The Saracens salary-cap scandal has highlighted how maladministration is a global problem, writes former Springbok back STEFAN TERBLANCHE.
It is easy to look in from the outside and give advice on how to handle situations on and off the rugby field. I find myself in that position when I look at Saracens, one of the biggest rugby clubs in England and Europe for the past few years.
I refer to the ‘past few years’ as no one seems to know exactly how long, and to what extent, they have been transgressing the salary cap rules and regulations.
I have listened to podcasts, read many articles and followed this scandal closely on social media, and I am still gobsmacked that a First-World rugby-playing nation with millions of pounds in resources, and the biggest number of registered rugby players (by far), handled this debacle so amateurishly. But here’s my take on it.
*Follow us on our new Instagram journey by clicking here
In a nutshell, Saracens bridged the salary cap for I don’t know how many years, got caught, were docked 35 league points (a further 70-point deduction followed in January), and were fined £5.36 million. Ultimately, they have been relegated from the Premiership without even firing a shot or taking the rugby authorities to court.
It makes absolutely no sense at all to me. The thing that made me laugh out loud is that Saracens are allowed to keep the trophies they won during those years in question, as long as they are not openly displayed. Seriously, are they guilty? Have they actually cheated? Or am I the only one too stupid to work out what is going on?
I feel for the players; many of whom will have to leave at the end of the season with relegation a foregone conclusion. Many of them are England internationals with aspirations of continuing to play Test in the next few years.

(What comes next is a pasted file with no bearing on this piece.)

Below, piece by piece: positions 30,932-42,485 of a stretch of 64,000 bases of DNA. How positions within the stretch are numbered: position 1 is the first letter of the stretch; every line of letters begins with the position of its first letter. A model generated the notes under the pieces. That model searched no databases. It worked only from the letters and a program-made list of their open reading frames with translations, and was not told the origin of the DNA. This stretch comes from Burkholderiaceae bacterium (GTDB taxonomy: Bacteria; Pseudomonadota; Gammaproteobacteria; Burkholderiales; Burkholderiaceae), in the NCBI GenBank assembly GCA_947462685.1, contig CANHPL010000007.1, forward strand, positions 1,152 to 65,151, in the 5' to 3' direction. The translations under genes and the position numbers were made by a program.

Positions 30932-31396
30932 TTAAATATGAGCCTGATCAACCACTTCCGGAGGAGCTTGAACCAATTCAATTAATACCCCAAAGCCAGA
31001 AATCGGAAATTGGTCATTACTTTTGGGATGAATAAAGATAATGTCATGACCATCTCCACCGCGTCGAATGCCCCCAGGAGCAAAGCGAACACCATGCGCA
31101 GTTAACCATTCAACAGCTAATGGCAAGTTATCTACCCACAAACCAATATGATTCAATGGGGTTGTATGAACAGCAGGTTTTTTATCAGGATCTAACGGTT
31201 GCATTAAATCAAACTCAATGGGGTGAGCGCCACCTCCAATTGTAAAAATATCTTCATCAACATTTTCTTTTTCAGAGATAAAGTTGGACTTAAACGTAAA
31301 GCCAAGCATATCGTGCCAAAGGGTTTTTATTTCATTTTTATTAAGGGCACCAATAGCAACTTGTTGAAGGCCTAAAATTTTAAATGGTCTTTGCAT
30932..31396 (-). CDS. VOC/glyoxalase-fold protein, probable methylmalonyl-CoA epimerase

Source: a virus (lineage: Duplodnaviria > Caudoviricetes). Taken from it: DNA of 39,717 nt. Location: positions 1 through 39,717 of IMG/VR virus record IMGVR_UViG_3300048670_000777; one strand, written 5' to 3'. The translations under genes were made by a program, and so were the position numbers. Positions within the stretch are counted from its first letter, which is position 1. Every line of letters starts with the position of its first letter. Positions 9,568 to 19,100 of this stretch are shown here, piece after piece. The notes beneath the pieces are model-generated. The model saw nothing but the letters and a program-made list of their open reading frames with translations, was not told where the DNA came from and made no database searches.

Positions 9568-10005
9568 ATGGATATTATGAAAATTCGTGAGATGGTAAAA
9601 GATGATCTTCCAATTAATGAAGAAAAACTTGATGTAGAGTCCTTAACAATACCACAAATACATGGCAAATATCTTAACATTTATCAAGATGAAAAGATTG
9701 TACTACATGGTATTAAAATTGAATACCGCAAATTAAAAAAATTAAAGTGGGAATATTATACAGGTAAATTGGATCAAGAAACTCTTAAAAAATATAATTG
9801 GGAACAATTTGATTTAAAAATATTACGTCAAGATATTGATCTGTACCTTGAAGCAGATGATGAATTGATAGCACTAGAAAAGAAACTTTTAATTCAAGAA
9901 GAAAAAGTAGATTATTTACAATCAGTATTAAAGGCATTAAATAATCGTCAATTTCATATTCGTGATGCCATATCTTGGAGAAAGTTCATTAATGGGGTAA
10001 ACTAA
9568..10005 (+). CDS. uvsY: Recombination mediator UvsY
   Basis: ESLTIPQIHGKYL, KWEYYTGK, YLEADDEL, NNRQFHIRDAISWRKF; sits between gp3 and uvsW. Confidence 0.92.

I don’t see England coach Eddie Jones selecting the likes of Owen Farrell, the Vunipola brothers and young wunderkind Maro Itoje if they are not playing in the Premiership.
Just imagine those players – and many of them will be selected for the British & Irish Lions tour to South Africa 2021 – playing against a team like Cornish Pirates on a cabbage patch one Saturday and then being selected for England to take on the Boks soon after. I just can’t see that happening.
I am not a Saracens supporter, but I am a rugby supporter. What happened at the English club and how they handled the matter may be none of my business, but rugby simply cannot afford scandals like this to take place.
Every Saracens player, current and past, will tell you about Nigel Wray and his passion and investment in the game. The former chairman has now left Saracens and rugby as a sport.
So, even if you question his business principles during his time in charge, he did contribute hugely to the game. If you don’t believe me, ask those players who will now be looking for new clubs next season and potentially get paid half of what they earned the year before.
We often complain about South African Rugby and its administrators. Yet what happened to Saracens is the perfect example of why we need to improve the administration of all rugby before we can truly call it a professional game. It’s a general rugby problem, not just a South African one.
Photo: David Rogers/Getty